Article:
You'll need to contact the MIT Press
for passwords to access the manual site and the files.
(Contact information is at the MIT Press
website.) You cannot get the passwords from me or from any
of my coauthors.
I will not respond to requests for the manual or for
- How can I typeset pseudocode to make it look like the pseudocode
in the book?
- I created two packages for LaTeX2e. The
package gives you pseudocode in the style of the second edition,
clrscode3e package gives you pseudocode in
the style of the third edition. You can download either
package and its documentation by clicking here. The
clrscode package is
also on the
- Can you send me a free copy of the book? Can you send me
an electronic copy of the book? Can you help me with this
algorithms problem I have?
- No, no, and sorry, but no. You can purchase an electronic copy
of the book, however: Amazon.com now sells a version of
Introduction to Algorithms for Kindle.
- I see that there are two versions of the second edition,
one published by the MIT Press and one published by McGraw-Hill.
How do the two versions differ?
- Other than minor differences in the covers, the book content
in the two versions is identical. McGraw-Hill also includes a CD
(see the next question).
- Are the algorithms in the book implemented in a real programming
language, rather than just pseudocode?
- In the second edition, McGraw-Hill included with the book a CD
containing Java implementations of all the algorithms in Parts
I-VI. The CD also has Javadoc-generated web pages that
document all the classes.
We have no plans at this time to update the Java implementations
for the third edition.
Miscellaneous Personal Stuff
Follow me on
Twitter: (Still waiting for Twitter to verify
a "Top Writer ’15" and a "Top Writer ’16." You can listen to the Quoracast (a podcast)
which I was interviewed.
You can also read about me on Wikipedia. (Note: I
did not create this entry, nor have I edited it.) I'm even listed
among "Noted residents, past and present" in the Wikipedia page
on Oceanside, NY. (Nor did I edit this page.)
My wife, Nicole, and I took a Barbecue tour of
the South in August 1998.
In July 2010, I rollerbladed the Trail of the
Coeur D'Alenes, a 71.4-mile-long paved rail trail in the Idaho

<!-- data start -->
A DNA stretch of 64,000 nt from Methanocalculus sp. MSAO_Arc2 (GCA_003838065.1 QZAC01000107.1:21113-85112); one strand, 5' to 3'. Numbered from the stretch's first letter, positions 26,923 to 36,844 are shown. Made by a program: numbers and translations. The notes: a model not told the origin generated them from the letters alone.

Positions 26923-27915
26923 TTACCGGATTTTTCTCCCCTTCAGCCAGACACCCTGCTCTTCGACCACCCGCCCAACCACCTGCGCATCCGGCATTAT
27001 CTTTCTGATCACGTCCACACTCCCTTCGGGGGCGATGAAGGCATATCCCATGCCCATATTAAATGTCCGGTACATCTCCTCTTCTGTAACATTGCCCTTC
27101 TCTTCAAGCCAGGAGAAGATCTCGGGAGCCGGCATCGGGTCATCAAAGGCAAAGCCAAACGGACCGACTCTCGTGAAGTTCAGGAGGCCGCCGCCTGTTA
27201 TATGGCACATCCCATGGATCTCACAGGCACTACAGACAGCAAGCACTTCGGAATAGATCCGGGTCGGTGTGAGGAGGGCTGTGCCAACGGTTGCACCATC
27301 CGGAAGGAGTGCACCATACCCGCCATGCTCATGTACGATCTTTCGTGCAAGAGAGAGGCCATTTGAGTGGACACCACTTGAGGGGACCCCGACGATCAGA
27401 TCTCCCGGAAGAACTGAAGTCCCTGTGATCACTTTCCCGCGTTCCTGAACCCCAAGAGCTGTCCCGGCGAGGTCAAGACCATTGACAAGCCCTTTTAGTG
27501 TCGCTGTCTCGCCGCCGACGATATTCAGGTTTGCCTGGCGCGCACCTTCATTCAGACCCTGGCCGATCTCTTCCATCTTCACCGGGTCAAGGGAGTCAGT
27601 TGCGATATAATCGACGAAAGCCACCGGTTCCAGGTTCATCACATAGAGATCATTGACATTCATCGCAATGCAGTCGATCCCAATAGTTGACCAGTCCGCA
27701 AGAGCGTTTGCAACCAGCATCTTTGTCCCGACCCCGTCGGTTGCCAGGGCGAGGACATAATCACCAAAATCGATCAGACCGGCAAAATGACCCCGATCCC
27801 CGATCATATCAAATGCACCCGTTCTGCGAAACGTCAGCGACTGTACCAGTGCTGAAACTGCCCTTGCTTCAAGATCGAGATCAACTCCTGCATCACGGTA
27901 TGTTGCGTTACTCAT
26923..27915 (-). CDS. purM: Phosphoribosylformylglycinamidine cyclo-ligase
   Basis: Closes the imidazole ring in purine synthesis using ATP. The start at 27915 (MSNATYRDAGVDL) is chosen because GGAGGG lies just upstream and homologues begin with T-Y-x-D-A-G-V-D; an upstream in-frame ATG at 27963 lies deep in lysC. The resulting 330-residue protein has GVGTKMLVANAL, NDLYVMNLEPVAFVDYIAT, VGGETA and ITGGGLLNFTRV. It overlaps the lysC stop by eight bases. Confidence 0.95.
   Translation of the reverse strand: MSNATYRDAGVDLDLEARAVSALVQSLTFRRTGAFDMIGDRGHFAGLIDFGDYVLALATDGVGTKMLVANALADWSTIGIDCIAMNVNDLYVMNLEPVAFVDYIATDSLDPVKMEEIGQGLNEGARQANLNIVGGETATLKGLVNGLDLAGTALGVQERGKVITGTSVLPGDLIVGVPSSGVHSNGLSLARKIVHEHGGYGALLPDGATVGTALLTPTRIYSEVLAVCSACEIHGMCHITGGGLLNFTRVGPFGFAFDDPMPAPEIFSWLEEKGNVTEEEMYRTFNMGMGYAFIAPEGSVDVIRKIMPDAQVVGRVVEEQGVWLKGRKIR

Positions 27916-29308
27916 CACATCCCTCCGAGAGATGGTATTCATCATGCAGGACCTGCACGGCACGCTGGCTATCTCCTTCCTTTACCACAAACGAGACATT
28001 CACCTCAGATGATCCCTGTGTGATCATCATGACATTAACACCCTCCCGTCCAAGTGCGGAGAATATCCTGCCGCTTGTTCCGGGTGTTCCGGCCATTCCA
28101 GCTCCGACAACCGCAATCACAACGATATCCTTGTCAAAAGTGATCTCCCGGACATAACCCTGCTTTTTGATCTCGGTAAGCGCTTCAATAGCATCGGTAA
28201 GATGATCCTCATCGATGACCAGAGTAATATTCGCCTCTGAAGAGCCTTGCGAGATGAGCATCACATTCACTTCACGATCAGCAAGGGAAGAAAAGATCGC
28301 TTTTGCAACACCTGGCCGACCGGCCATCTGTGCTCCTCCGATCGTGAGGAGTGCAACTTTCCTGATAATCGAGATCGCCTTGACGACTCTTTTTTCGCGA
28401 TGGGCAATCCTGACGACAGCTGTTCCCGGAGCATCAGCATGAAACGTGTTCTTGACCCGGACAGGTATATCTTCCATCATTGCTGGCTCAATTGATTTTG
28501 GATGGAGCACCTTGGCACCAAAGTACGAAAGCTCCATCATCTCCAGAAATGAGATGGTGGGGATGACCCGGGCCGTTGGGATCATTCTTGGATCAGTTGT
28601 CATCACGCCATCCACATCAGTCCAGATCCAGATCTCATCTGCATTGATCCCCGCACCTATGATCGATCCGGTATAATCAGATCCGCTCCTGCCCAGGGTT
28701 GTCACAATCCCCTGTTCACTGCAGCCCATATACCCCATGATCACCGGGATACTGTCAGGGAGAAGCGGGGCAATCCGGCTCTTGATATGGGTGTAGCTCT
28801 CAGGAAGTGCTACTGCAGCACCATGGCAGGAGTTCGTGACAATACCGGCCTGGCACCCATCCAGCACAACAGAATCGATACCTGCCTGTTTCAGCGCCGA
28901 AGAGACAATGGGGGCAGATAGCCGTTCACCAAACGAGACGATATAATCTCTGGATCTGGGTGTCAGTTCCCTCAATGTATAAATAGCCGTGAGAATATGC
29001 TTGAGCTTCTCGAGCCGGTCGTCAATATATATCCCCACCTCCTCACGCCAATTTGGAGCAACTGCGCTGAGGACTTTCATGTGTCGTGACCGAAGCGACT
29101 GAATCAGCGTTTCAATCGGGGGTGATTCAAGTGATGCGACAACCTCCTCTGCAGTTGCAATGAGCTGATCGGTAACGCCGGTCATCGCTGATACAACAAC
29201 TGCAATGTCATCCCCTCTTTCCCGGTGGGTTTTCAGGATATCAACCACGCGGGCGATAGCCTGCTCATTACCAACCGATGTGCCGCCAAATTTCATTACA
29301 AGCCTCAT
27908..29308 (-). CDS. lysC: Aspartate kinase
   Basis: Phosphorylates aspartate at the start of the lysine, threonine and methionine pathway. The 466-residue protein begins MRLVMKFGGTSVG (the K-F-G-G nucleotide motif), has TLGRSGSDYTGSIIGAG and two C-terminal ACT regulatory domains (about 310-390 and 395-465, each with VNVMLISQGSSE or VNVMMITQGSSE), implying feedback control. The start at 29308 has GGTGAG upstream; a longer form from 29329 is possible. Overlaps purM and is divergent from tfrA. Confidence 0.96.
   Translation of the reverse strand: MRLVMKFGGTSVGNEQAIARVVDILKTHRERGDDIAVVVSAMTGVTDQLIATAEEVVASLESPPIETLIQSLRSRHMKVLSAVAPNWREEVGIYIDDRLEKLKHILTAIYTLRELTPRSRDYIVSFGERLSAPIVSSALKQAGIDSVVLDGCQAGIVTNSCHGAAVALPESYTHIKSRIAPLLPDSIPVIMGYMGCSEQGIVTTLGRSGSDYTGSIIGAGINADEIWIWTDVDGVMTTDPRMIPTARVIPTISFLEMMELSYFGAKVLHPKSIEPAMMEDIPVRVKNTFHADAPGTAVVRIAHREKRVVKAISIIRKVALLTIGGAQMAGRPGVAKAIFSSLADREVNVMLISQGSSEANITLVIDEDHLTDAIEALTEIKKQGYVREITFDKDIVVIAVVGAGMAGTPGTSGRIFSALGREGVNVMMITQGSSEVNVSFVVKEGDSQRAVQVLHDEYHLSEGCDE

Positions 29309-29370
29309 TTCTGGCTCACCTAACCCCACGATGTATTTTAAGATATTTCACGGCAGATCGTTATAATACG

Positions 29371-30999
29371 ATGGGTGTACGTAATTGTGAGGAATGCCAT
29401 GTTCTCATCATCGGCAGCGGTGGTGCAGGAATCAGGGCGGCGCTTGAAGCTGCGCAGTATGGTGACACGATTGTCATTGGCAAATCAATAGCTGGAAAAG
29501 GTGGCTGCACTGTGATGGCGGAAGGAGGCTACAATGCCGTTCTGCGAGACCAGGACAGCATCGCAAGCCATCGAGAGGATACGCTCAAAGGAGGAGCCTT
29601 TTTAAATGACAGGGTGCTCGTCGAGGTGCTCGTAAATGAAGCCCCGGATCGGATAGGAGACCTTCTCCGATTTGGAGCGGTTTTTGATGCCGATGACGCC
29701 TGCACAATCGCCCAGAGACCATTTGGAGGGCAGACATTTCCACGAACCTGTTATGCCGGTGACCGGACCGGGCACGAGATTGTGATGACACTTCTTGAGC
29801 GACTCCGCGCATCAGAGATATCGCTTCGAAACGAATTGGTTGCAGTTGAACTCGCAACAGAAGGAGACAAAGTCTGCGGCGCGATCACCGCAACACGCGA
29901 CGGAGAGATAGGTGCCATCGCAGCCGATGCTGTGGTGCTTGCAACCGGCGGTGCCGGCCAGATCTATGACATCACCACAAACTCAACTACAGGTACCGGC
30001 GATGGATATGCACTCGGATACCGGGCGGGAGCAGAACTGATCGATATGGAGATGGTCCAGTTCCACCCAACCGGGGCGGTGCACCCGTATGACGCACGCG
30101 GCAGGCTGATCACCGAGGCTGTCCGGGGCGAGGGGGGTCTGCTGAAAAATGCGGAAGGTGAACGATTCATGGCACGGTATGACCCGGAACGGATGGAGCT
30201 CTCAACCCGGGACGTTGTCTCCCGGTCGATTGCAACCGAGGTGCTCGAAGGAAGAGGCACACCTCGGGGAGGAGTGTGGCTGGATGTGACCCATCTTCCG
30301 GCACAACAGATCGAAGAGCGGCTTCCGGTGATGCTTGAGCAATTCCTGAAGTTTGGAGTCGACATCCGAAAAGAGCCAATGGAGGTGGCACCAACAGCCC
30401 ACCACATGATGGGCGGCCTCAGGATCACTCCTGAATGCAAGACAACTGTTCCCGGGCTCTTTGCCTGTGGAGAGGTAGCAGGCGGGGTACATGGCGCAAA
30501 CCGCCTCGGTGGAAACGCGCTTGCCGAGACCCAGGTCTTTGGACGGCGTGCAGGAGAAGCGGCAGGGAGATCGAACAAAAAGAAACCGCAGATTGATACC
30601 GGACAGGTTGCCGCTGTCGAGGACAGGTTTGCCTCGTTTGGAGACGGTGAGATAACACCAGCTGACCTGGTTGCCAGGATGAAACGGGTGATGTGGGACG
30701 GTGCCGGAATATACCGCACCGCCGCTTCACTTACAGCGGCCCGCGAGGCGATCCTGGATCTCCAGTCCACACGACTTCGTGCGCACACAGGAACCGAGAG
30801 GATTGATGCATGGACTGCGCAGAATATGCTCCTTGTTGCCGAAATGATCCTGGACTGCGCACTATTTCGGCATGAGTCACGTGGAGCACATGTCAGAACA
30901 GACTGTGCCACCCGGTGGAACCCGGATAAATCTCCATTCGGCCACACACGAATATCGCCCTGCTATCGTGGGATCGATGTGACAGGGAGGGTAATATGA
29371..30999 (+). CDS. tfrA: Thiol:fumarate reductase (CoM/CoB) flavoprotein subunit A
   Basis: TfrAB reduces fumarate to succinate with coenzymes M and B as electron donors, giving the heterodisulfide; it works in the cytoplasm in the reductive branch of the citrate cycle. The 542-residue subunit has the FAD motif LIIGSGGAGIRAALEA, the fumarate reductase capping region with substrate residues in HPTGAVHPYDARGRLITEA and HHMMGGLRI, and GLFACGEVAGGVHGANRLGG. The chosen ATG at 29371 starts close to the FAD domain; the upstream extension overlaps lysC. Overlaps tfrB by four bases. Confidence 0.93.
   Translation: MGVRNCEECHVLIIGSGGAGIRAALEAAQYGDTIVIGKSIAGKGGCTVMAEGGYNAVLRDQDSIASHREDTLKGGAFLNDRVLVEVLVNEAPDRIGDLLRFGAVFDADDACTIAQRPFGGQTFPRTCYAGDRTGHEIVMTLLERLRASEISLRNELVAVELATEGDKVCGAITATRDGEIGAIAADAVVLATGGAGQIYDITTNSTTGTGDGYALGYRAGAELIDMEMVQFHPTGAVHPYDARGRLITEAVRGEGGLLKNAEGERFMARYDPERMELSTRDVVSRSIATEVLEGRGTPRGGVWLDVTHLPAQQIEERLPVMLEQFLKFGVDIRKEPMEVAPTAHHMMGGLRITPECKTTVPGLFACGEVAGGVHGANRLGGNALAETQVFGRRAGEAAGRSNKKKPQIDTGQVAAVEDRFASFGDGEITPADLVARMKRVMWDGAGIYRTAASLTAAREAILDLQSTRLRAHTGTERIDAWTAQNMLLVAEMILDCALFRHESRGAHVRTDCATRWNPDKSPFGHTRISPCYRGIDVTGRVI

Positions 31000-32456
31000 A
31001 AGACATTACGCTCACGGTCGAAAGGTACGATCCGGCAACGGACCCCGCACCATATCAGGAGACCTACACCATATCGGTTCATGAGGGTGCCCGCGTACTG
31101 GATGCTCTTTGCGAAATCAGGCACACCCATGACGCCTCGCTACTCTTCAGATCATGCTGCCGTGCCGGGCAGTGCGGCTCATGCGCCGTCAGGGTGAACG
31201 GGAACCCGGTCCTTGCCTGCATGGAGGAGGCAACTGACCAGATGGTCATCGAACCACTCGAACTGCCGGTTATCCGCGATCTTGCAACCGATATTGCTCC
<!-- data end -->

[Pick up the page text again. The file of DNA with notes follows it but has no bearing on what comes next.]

panhandle. Accompanied by my friend, Paul Daro, who also bladed, and
Nicole, who biked, we went 42 miles the first day and the balance the
second day. Here is a photo of the
three of us at the start of the first day, at the western trailhead in
Plummer, Idaho, (on the Coeur D'Alene reservation) and here is a photo of Paul and me at the start of the
second day, at the eastern trailhead in Mullan, Idaho. We met this fellow on the trail during the
first day. This page has some rough videos
that Paul took.
My brother-in-law, Tony Pecora, is the first patient in the US to
undergo the Edmonton Protocol for treatment of juvenile diabetes.
Check out his website at http://www.isletsupporter.com.
I was the Ice Man for the Maryland
State Barbecue Championship in 2003, 2004, and 2005. Here's a photo from the 2005 contest of me with a
quad-runner full of 40-pound bags of ice. The photo was taken by the
Dizzy Pigs, the 2005 and
2006 Grand Champions. Even with the megaphone, I was pretty hoarse by
the end of the second day. The Dizzy Pigs, and all the other
contestants, can explain why.
I was Kansas City Barbeque Society
Certified Barbeque Judge number 62145. (I have purposely let my KCBS
membership lapse.) My first contest as a certified judge was the 2011
Maryland State Championship in Bel Air. Here is a photo of me just
starting to judge the first item, chicken. And here is a photo after judging
five entries each of chicken, pork ribs, pork, and beef brisket.
(Photos courtesy of Craig Ward, a.k.a. "Mr. Time To Go," a.k.a. "Large
And In Charge," the contest organizer.)
In September 1997, Nicole and I finished hiking all 48 of the
4000-foot peaks in the White
Mountains of New Hampshire.
A former student wrote an article for USA Hockey about the time I was
guy." (The photo in the article is not of me. Goalies have all
Have you ever noticed something odd about bank deposit
When is a door not a door?
Department of Computer Science
6211 Sudikoff Laboratory
Hanover, NH 03755-3510
204 Sudikoff Laboratory